Style at Home
Building a Legacy
Drawing on the Georgian architecture of their heritage home, one couple redesigns their kitchen for the 21st century.
Designer Carly Nemtean and her husband Itay Joshua, who is an architect, faced a unique challenge when overhauling the kitchen of their 1825 heritage home in Richmond Hill, Ontario. They desperately needed space for storage, prep and entertaining, but the redesign also had to complement the home’s gracious Georgian architecture. They opted to carefully remove a wall, which opened up the kitchen to the dining room, enhanced sight lines and captured the eastern morning light. From there, they made thoughtful design choices rooted in what Carly calls a refined “contemporary Georgian” style. The resulting space bridges the centuries sensitively, and works for their young family.
Razing the wall created a spacious multifunctional hub perfect for designer Carly Nemtean, her husband Itay Joshua, and their daughter Sadie, 10 months old. “We have more flexibility and use the dining room much more,” says Carly, who loves the enlarged storage and prep spaces. “Being able to spread out and enjoy the space is a major bonus.”
A nod to Georgian symmetry,
Itay designed a feature wall of tidy panel moulding to dress up the dining area. “We realized it looks most interesting painted in a dualcolour finish,” Carly says. Built of red oak, the island, too, was panelled, making it look like a piece of antique furniture. Other periodfriendly details include the giltframed painting, cast-iron sink, olive coloured oak cabinetry and the bold mustard tone of the wallpaper. “It’s a rich punch of colour to balance the muddier neutral tones,” Carly says.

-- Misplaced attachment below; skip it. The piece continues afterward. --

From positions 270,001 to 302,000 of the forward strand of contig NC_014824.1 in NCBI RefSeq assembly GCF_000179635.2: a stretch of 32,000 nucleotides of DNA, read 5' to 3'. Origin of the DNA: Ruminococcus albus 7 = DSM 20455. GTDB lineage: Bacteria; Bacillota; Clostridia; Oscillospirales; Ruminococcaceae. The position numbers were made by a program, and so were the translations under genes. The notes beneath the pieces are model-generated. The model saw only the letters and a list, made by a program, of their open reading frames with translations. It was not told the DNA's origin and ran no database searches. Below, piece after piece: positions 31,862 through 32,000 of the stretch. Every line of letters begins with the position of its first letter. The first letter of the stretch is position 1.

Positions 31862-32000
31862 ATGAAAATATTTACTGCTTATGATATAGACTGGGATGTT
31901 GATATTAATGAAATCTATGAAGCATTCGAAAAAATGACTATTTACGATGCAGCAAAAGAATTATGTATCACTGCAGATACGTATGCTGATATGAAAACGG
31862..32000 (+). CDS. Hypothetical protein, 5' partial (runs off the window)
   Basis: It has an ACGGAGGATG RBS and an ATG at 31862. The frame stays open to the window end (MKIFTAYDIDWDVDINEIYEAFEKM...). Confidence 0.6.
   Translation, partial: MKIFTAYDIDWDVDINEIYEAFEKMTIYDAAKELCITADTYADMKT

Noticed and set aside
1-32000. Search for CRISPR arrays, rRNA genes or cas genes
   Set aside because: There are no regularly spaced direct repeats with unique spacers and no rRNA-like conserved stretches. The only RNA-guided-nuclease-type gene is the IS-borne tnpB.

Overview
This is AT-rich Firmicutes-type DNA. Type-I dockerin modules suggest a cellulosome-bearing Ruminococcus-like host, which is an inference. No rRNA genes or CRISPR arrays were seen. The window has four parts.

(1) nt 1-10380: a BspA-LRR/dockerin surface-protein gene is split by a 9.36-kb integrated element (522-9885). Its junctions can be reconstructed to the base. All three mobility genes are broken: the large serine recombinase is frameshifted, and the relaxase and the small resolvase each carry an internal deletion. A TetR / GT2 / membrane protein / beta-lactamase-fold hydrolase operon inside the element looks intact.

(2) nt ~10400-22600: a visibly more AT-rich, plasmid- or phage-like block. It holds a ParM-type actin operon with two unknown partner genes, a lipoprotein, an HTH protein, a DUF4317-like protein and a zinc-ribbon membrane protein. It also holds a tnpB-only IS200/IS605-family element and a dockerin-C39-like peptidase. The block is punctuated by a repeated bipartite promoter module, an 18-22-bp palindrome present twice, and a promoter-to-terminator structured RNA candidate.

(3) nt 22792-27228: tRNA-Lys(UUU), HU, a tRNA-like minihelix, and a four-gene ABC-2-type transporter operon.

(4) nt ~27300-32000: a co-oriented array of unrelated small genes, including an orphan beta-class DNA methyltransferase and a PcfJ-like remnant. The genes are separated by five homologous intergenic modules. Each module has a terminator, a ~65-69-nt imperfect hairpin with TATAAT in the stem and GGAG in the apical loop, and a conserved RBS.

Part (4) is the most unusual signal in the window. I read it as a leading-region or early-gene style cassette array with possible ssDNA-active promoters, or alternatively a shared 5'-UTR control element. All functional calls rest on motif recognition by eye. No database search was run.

Disguise & Display
The new design cleverly camouflages eyesores and plays up assets. Two essential heating ducts are disguised in tall cabinets panelled in reeded glass for a light look. Similarly, the stove’s alcove surround hides a brick chimney that had to stay put. On the plus side, character windows in the breakfast nook are on full display and left uncovered to max out natural light. “We have lots of privacy out there in the backyard, so we decided not to block the light or the original pane windows.”
Contemporary pieces like the rugged dining table and chairs, stainless-steel appliances and hammered-metal dome pendants contrast the traditional elements. “For consistency, we maintained square lines and edge profiles where we could,” Carly (pictured right) explains. Extending the kitchen countertop into the dining area is another move to establish continuity. “It’s one room, so keep it consistent,” she says. Refinishing the old hardwood flooring and infilling where necessary helped preserve the authentic look and kept costs down.
In the Details
Adding little extras is often what makes us love our kitchens.
For Itay, it’s the coffee bar (opposite, bottom left). “He’s a bit of a coffee snob. He’s pretty regimented with his morning routine, so he really wanted a designated area for our grinder, French press, cups, etc.,” Carly says. She loves the open shelves for the texture they add and the display possibilities they afford. Her treasures here include everything from family heirlooms to second-handshop finds. Carly’s styling tip: “For interest, vary short and tall items, and add height by stacking books or bowls.”